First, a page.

Interviewing a Candidate with an Employment Gap
Many good candidates have resume gaps. It doesn’t mean they don’t deserve consideration. In fact, if you eliminate them based solely on this factor, you may inadvertently reject top talent. Be sure you have all the facts so you can make an informed decision.
“Unemployed” doesn’t equate to “uneducated, inexperienced” or “unqualified.” In the aftermath of the recession, more than 4 million Americans have been out of work for at least six months. Nearly 40 percent of the nation’s unemployed population have fit this category, a historic high. Close to one-fourth of U.S. workers were laid off at some point during the recession, and 80 percent knew someone who lost their job as a result of the economic downturn.
Keep an Open Mind
As long as they have the necessary qualifications to do the job, every candidate has the potential to bring something extraordinary to the table. Make sure an applicant can articulate why their experience during their employment gap is significant to the job at hand. Instead of automatically red flagging gaps, put emphasis on the bigger picture: how to comprehensively and accurately assess talent.
- Life experience can be just as valuable as work experience. It shapes a person’s attitude, work ethic, loyalty and personality. Moreover, it often teaches skills that can’t be learned from holding a job.
- Give candidates the opportunity to explain employment gaps. Allow them to present a reasonable explanation and demonstrate how they used the time off to better themselves. What did they do to stay informed, engaged and intellectually challenged? Did they keep up with developing technology and keep their skills fresh via volunteer work, freelancing, consulting or taking courses?
Look for Potential
Potential can neither be bought nor taught. Analyze the total candidate picture and look for valuable nontangible strengths like a sense of purpose and a desire to succeed. On-the-job skills can be developed once hired. Consider how a person’s skills, experience and personality would fit the position.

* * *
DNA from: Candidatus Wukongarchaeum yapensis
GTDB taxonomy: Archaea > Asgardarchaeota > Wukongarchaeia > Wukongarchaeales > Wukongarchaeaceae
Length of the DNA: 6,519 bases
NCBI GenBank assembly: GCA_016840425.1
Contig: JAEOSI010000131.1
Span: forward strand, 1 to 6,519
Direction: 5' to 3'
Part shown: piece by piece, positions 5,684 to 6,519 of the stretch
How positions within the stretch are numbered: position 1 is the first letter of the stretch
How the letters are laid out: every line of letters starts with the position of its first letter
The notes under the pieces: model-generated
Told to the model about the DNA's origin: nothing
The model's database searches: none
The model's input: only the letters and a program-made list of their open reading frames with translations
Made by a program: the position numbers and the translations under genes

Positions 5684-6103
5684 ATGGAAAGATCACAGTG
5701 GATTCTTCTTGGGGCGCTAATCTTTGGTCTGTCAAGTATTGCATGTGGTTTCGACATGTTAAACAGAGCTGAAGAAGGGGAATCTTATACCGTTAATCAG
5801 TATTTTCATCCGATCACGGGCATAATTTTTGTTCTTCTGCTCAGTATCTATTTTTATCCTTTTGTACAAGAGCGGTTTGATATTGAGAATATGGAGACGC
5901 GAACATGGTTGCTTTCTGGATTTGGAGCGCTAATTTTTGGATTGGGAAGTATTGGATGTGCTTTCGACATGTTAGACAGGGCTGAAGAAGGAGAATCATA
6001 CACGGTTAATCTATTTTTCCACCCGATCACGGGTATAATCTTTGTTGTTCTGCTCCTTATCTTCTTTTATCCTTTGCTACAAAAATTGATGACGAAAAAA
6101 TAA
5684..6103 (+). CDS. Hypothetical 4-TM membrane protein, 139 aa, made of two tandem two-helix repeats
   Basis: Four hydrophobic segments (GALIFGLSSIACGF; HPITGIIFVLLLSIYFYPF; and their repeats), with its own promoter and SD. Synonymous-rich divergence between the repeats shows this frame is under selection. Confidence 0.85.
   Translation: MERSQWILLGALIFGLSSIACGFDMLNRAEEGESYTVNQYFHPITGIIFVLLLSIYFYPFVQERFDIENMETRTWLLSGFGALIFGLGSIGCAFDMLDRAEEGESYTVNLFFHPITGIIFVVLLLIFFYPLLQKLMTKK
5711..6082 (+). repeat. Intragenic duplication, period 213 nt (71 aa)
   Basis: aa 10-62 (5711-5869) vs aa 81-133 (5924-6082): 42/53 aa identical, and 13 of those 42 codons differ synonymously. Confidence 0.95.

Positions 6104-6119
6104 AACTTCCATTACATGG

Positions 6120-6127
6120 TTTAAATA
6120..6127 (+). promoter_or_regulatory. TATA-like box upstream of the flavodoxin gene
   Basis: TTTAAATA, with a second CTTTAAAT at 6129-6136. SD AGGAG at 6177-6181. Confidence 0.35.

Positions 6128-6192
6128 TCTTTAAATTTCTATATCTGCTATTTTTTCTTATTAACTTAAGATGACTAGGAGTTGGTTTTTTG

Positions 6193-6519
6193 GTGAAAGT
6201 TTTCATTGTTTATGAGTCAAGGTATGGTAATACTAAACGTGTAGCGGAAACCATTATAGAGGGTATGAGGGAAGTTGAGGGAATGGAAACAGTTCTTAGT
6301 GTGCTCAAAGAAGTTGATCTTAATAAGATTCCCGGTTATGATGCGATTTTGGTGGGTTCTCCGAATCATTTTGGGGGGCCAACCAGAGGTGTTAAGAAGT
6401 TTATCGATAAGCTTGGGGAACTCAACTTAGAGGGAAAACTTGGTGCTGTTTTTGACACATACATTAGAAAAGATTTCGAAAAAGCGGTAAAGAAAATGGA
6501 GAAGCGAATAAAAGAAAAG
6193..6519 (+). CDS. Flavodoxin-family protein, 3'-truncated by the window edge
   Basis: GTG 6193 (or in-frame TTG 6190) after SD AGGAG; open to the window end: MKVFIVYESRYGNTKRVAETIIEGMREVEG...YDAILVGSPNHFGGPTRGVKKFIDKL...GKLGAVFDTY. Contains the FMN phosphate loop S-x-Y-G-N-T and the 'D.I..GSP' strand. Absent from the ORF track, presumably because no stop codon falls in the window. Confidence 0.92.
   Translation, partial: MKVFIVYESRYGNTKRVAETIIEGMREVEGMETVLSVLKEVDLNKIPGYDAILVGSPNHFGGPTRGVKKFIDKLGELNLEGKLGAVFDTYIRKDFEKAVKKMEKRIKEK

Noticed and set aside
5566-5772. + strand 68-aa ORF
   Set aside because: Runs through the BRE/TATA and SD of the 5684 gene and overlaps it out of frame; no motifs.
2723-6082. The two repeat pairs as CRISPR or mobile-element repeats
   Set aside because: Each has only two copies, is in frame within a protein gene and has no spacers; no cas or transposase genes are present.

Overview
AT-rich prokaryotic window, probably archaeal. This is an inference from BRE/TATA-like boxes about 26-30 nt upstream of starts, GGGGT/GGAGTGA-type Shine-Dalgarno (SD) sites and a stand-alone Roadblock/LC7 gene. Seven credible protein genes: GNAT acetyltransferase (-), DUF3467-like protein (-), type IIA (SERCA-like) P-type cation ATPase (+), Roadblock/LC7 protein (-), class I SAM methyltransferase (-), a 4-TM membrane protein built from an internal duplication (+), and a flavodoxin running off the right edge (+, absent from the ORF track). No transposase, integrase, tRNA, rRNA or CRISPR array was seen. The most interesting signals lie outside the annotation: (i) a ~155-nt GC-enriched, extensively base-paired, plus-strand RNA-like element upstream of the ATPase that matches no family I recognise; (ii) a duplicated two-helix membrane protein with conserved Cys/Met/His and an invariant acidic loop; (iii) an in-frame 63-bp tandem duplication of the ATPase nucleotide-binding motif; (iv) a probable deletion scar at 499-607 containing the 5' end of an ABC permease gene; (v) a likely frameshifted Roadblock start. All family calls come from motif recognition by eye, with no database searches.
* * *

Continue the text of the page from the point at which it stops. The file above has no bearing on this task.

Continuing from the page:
- Learn to spot the difference between good, bad and ugly omissions. Have a discussion about why the candidate left their former employer. This is generally a good indicator of why they would stay at a company for the long term or just simply fit in.
- As with all candidates, complete thorough resume and fact checking. Call the applicant’s previous employer and learn the circumstances of their departure and employment tenure. Not all companies will divulge this information, but at least you’ve done your due diligence. Check references for a clear overall picture of a candidate’s character and abilities.
- Never assume a person is overqualified. People who have been out of work may have used their time to reevaluate their goals and career direction. Many may be willing to accept lower salaries or positions in order to work in a new environment.
- Make temp-to-perm part of your strategy. This enables you to assess employees on a trial basis before moving to a permanent hire. The process works both ways, as they evaluate your company and culture to be sure it aligns with their goals.